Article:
Assessment
Questionnaire

Have a symptom?
See what questions
a doctor would ask.
 

Prognosis of Schizophrenia

Prognosis of Schizophrenia: Treatment can alleviate symptoms but patients often tend to suffer symptoms throughout the rest of their lives. Treatment plans must be adhered to in order to avoid complications such as suicide or acts of violence. The best prognosis is achieved by early management of the condition with strict adherence to the treatment plan. Factors which increase the risk of a good prognosis:

  • Being female
  • Rapid onset of symptoms
  • Increased age of onset
  • Mainly positive rather than negative symptoms
  • Presence of mood symptoms
  • Good level of functioning before illness
  • Good support network and positive attitude from people around them
...see also Overview of Schizophrenia

Onset of Schizophrenia: Most common ages of onset are the teenage and early adolescent years though it can be diagnosed in children in as young as 7. It rarely develops after the age of 45.

Complications:

Complications of Schizophrenia may include:

Complications of Schizophrenia from the Diseases Database include:


Source: Diseases Database

See also complications of Schizophrenia.

Prognosis of Schizophrenia Discussion

Schizophrenia Research at the NIMH: NIMH (Excerpt)

Most people with schizophrenia continue to suffer chronically or episodically throughout their lives. Even between bouts of active illness, lost opportunities for careers and relationships, stigma, residual symptoms, and medication side effects often plague those with the illness. One of every 10 people with schizophrenia eventually commits suicide. (Source: excerpt from Schizophrenia Research at the NIMH: NIMH)

Schizophrenia: NIMH (Excerpt)

The outlook for people with schizophrenia has improved over the last 25 years. Although no totally effective therapy has yet been devised, it is important to remember that many people with the illness improve enough to lead independent, satisfying lives. As we learn more about the causes and treatments of schizophrenia, we should be able to help more patients achieve successful outcomes.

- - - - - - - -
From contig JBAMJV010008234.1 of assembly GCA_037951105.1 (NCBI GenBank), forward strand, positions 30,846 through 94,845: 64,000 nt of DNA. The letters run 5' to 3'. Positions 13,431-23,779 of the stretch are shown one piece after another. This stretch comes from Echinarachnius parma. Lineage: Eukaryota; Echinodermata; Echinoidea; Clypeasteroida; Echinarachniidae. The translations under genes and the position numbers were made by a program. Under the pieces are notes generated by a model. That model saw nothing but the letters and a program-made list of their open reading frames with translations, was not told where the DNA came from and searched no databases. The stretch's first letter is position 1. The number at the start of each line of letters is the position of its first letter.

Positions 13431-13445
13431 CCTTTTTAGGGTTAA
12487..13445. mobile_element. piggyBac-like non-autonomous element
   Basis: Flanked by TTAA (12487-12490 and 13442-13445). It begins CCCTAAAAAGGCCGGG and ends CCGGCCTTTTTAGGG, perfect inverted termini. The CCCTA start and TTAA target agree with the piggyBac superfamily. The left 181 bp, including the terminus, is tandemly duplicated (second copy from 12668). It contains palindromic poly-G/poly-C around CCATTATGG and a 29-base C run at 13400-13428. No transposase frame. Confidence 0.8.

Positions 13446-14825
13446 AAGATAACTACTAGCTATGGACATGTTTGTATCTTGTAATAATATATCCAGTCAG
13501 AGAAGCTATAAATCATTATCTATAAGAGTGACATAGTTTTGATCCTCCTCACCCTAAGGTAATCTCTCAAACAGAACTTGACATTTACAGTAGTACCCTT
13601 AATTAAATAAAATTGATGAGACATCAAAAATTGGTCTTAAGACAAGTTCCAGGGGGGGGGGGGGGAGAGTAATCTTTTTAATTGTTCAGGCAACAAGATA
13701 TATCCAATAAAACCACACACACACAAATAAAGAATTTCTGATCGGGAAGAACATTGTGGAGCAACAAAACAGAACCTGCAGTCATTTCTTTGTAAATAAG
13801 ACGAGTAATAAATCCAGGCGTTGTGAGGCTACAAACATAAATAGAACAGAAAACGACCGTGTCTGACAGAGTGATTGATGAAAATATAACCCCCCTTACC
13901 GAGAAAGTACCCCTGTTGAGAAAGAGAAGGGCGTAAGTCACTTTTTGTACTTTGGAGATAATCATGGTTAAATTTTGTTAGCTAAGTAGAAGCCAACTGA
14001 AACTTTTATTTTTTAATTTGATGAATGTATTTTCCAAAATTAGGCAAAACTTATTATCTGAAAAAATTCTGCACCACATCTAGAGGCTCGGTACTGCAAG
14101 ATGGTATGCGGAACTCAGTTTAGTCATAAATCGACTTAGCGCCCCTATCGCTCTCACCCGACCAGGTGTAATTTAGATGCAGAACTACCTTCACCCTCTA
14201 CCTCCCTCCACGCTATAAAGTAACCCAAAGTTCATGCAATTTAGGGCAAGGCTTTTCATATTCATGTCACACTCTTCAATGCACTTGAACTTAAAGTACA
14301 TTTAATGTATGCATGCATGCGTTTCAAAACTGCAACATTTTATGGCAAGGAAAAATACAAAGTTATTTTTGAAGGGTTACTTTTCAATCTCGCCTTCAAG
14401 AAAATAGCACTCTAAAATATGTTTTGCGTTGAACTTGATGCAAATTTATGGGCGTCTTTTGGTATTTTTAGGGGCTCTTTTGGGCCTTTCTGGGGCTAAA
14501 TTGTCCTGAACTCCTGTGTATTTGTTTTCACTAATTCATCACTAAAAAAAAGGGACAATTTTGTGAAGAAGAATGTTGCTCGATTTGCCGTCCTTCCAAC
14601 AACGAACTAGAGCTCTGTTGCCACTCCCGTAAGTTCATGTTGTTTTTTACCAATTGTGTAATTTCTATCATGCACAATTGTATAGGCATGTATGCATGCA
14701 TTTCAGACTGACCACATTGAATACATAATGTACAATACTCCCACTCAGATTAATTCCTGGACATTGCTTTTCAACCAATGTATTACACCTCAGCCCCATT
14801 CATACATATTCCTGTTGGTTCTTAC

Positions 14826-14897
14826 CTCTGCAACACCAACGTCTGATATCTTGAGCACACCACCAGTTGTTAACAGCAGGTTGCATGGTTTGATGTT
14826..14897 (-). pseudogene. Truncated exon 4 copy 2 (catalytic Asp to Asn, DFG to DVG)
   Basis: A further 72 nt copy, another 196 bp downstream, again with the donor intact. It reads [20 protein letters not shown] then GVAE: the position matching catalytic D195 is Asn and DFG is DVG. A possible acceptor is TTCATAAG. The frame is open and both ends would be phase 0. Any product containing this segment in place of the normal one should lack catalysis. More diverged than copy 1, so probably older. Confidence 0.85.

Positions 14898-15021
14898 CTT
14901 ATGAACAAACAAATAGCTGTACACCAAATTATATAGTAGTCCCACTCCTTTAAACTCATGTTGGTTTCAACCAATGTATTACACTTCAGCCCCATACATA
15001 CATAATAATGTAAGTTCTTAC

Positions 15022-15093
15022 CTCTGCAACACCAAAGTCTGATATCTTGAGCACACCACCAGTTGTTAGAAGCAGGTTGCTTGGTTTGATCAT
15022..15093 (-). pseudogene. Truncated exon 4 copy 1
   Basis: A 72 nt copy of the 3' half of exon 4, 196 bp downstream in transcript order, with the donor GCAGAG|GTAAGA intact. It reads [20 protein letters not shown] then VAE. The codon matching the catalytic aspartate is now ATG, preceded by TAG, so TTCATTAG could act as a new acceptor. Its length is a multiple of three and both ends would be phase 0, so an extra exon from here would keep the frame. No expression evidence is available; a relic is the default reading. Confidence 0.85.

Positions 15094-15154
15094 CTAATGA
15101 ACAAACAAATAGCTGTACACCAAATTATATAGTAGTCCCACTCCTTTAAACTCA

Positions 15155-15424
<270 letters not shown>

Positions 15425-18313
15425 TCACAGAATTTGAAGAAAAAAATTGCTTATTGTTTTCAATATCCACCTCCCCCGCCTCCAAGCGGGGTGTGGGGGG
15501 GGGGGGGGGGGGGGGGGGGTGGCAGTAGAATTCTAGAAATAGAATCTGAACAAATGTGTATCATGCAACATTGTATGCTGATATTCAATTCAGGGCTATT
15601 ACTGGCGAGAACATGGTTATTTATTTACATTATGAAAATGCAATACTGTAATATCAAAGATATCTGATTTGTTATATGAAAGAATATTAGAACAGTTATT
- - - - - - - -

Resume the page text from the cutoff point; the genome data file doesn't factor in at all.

Studies that have followed people with schizophrenia for long periods, from the first episode to old age, reveal that a wide range of outcomes is possible. When large groups of patients are studied, certain factors tend to be associated with a better outcome for example, a pre-illness history of normal social, school, and work adjustment. However, the current state of knowledge, does not allow for a sufficiently accurate prediction of long-term outcome. (Source: excerpt from Schizophrenia: NIMH)

Schizophrenia: NIMH (Excerpt)

Available treatments can relieve many symptoms, but most people with schizophrenia continue to suffer some symptoms throughout their lives; it has been estimated that no more than one in five individuals recovers completely. (Source: excerpt from Schizophrenia: NIMH)

Schizophrenia: NIMH (Excerpt)

Medications and other treatments for schizophrenia, when used regularly and as prescribed, can help reduce and control the distressing symptoms of the illness. However, some people are not greatly helped by available treatments or may prematurely discontinue treatment because of unpleasant side effects or other reasons. Even when treatment is effective, persisting consequences of the illness lost opportunities, stigma, residual symptoms, and medication side effects may be very troubling. (Source: excerpt from Schizophrenia: NIMH)

Schizophrenia: Research More

About prognosis:

The 'prognosis' of Schizophrenia usually refers to the likely outcome of Schizophrenia. The prognosis of Schizophrenia may include the duration of Schizophrenia, chances of complications of Schizophrenia, probable outcomes, prospects for recovery, recovery period for Schizophrenia, survival rates, death rates, and other outcome possibilities in the overall prognosis of Schizophrenia. Naturally, such forecast issues are by their nature unpredictable.

 

By using this site you agree to our Terms of Use. Information provided on this site is for informational purposes only; it is not intended as a substitute for advice from your own medical team. The information on this site is not to be used for diagnosing or treating any health concerns you may have - please contact your physician or health care professional for all your medical needs. Please see our Terms of Use.

Home | Symptoms | Diseases | Diagnosis | Videos | Tools | Forum | About Us | Terms of Use | Privacy Policy | Site Map | Advertise